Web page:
Out of six publishers my manuscript was: accepted, rejected, accepted, ignored, ignored, ignored and then accepted by the people that had previously rejected it.

Although initially thrilled by the prospect of having a book published, I now had the task of sourcing an illustrator, chalking up contracts and communicating with the publishers all whilst maintaining a full-time job on a boat. It was a bizarre situation to be in I will grant you that. But, eventually, everything got ironed out, contracts were drawn up, illustrations were completed, final edits were approved, my manuscript was starting to look like a real book and I was given a publication date.

Press and publicity is an enormous part of a book’s success and a lot of it comes down to how much work the author is willing to put in. As this was my first book, I was completely unaware of this so it snuck up on me somewhat, bringing with it an accompanying list of COVID-related issues. The primary goal of book publication is getting it in front of people. This could be on social media, in local press and in physical bookshops. Through the power of email and the ability to correctly utilise a hashtag, the first two of these are not impossible tasks. Getting the work into bookshops though might prove otherwise.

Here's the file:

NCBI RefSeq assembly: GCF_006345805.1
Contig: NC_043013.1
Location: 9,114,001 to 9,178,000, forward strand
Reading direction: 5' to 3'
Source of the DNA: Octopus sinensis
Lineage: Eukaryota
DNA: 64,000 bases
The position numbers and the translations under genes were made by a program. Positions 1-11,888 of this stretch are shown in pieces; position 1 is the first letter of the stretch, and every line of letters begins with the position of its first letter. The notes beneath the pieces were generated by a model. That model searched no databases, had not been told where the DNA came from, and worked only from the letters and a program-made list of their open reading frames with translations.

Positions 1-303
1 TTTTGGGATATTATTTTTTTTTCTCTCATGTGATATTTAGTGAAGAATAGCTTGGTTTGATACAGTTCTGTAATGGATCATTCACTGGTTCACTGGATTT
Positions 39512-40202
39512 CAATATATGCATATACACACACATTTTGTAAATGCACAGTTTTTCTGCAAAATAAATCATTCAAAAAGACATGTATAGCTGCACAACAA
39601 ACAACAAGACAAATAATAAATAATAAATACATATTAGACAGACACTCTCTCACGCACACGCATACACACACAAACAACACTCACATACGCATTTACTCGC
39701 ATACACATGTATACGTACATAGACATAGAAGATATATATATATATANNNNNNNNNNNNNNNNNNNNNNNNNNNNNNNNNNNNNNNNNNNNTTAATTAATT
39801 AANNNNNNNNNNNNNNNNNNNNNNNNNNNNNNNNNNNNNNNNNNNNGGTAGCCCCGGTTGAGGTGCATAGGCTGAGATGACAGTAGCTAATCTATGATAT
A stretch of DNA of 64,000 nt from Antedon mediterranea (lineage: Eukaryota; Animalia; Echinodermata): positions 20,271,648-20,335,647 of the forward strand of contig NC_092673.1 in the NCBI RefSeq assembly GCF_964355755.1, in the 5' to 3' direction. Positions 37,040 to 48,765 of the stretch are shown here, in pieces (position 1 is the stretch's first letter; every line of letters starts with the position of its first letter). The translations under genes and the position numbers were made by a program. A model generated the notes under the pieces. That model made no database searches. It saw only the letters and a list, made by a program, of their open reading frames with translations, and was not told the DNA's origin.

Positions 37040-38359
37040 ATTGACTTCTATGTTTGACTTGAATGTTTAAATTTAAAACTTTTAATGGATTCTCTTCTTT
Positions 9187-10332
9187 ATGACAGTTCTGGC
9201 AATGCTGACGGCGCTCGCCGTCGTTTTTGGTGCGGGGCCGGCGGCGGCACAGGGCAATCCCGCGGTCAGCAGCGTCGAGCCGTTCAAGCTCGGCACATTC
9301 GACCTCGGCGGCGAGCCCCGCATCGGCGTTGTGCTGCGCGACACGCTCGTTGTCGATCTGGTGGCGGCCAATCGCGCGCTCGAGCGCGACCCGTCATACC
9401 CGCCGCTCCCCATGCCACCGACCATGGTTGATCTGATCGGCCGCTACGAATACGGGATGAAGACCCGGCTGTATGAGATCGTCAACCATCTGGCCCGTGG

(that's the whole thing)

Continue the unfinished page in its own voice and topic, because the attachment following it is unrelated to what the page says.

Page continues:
Independent and local bookshops are having to adapt enormously to life in a global pandemic and some of them are not thriving as well as others. Some are unable to evolve into an online space which gives them a massive disadvantage against online mega-stores such as Amazon. And even though most people are being encouraged to shop local and support small businesses, some bookshops are falling by the wayside.

Therefore, trying to get a book into a shop that has a non-existent customer base is a futile and vaguely impossible task.

I am currently in the throes of press and publication and even though I am trying my hardest, an email request seems a little puny compared to the magnitude of walking into a bookshop with my book proudly in hand and asking to speak to the stockists.

All in all, I think I would say that my publication experience has been a unique one and I learnt a lot along the way. I just hope that the next time I want to publish a book, a global pandemic doesn’t get in my way!


Visit Freya’s website, or you can follow her on Instagram and Twitter.